2d. That the discharge of the prior parties to the note purported to be a discharge, as to them, of the whole debt on the simple payment of part only. This could not operate as a discharge. In a plea of payment, it could only be pleaded as payment pro tanto; in a plea of accord and satisfaction, it could only be pleaded as satisfaction pro tanto; consequently, it could have no other or greater effect when given in evidence under the general issue. To bind the creditor by a discharge, not under seal, for part payment, or part satisfaction, there must be some other element than simply the part payment as a consideration for the new agreement. The agreement creating the debt is an agreement for payment in full, and that upon such payment, and no other, it shall be discharged in full. Any other payment or discharge is a new agreement, and must be founded on some new consideration. Such new consideration may be very trifling, but it must exist as an element in the discharge for part payment, or such discharge will avail only for the part actually paid. Part payment at a different place, or a prior time, or in a different way from that specified in the contract, if accepted for the whole, may be set up as payment in full. So an agreement to accept part for the whole in a general compromise amongst all the creditors of a debtor, or an agreement to accept part for the whole from a a third party, will be binding, because in such cases there is a new consideration to support the new agreement. 17 Johns. R. 169; 2 Johns. R. 449; 5 East, 232; 1 Strange, 426; 1 Cowen, 199; 8 Mass. 480; 4 Ring. 721; 5 Pick. 44; 21 Pick. 101; 24 Pick. 270. According to all the decided cases, as well as the reason of the thing, this discharge or agreement to forbear suit is altogether void.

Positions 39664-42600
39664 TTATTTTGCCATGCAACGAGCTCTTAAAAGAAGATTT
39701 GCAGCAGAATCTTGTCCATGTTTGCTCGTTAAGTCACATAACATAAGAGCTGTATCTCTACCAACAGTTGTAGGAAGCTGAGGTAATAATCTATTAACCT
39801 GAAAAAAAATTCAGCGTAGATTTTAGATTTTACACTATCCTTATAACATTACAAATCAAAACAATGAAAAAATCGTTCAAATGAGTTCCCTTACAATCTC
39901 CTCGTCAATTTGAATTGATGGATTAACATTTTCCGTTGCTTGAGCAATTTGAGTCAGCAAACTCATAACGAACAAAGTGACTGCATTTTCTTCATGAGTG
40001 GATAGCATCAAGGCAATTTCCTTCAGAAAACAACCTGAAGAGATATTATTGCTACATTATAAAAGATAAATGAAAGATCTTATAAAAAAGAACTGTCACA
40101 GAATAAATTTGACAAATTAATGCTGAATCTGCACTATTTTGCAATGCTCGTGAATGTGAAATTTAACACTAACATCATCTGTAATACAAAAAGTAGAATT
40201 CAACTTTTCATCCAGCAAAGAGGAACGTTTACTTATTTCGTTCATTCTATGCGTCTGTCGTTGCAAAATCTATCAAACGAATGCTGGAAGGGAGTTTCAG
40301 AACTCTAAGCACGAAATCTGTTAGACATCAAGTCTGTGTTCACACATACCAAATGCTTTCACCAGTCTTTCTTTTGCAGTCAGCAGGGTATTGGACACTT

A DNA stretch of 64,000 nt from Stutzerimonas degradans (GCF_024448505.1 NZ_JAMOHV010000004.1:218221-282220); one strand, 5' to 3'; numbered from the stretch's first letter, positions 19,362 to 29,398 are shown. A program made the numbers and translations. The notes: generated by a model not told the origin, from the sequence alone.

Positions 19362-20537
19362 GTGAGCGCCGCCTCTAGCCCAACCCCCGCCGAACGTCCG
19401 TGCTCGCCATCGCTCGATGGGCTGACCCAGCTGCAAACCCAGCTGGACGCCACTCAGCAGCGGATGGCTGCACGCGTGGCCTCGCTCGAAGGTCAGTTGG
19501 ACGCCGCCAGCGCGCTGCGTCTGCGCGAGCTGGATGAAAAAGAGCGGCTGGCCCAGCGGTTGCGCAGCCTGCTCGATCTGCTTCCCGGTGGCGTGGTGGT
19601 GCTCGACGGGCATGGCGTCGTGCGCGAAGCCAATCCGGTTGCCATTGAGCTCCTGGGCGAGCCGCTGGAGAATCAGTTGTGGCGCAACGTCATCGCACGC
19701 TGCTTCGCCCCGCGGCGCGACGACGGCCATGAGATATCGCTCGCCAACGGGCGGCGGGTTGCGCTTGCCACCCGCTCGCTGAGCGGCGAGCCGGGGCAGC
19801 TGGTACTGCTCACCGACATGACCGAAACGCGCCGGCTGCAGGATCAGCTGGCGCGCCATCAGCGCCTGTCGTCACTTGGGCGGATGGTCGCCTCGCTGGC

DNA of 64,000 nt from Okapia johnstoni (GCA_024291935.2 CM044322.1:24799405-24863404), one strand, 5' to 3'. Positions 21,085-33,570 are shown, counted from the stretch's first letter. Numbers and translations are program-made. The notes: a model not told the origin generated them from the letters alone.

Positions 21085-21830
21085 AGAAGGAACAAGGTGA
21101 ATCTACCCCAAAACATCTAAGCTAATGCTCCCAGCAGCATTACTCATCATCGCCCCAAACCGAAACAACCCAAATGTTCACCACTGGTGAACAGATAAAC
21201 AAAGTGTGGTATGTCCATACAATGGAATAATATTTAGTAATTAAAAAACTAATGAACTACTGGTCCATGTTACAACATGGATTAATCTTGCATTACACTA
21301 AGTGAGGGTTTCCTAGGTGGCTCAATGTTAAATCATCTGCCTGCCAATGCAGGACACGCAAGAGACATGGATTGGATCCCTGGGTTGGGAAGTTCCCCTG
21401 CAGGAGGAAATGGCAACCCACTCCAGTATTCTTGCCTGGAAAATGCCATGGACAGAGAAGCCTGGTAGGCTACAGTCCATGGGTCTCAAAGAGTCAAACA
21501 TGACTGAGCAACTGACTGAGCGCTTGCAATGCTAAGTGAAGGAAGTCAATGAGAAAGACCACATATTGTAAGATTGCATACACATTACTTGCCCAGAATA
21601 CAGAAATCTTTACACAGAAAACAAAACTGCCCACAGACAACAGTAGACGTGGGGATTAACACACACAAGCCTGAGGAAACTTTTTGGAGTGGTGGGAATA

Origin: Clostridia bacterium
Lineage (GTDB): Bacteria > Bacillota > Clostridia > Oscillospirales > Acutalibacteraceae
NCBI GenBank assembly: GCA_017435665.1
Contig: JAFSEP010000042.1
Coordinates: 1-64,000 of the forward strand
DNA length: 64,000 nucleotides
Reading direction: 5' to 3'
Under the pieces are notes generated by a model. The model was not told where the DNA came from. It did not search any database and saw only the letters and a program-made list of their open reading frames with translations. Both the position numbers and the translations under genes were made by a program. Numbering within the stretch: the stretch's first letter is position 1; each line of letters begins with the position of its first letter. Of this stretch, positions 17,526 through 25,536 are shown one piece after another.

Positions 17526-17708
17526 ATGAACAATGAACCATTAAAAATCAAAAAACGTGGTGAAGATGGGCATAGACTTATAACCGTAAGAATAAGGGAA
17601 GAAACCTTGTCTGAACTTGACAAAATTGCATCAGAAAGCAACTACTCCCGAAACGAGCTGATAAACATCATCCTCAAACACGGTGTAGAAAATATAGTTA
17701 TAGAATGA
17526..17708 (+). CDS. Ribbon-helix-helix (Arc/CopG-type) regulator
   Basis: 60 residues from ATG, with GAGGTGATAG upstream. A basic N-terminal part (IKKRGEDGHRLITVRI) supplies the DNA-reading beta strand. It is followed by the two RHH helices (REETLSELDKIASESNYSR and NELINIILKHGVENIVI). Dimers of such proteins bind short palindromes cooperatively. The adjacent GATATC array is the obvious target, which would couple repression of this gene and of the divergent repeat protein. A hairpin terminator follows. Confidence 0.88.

3d. If the discharge is not void, it can avail only for the purpose for which it was given; it cannot avail for a contrary purpose. If the law gives it any effect, it will be according to, and not against the intent of the parties to it; and it is clearly proved that it was the expressed intent of the parties that the discharge should not operate as a discharge of the defendant.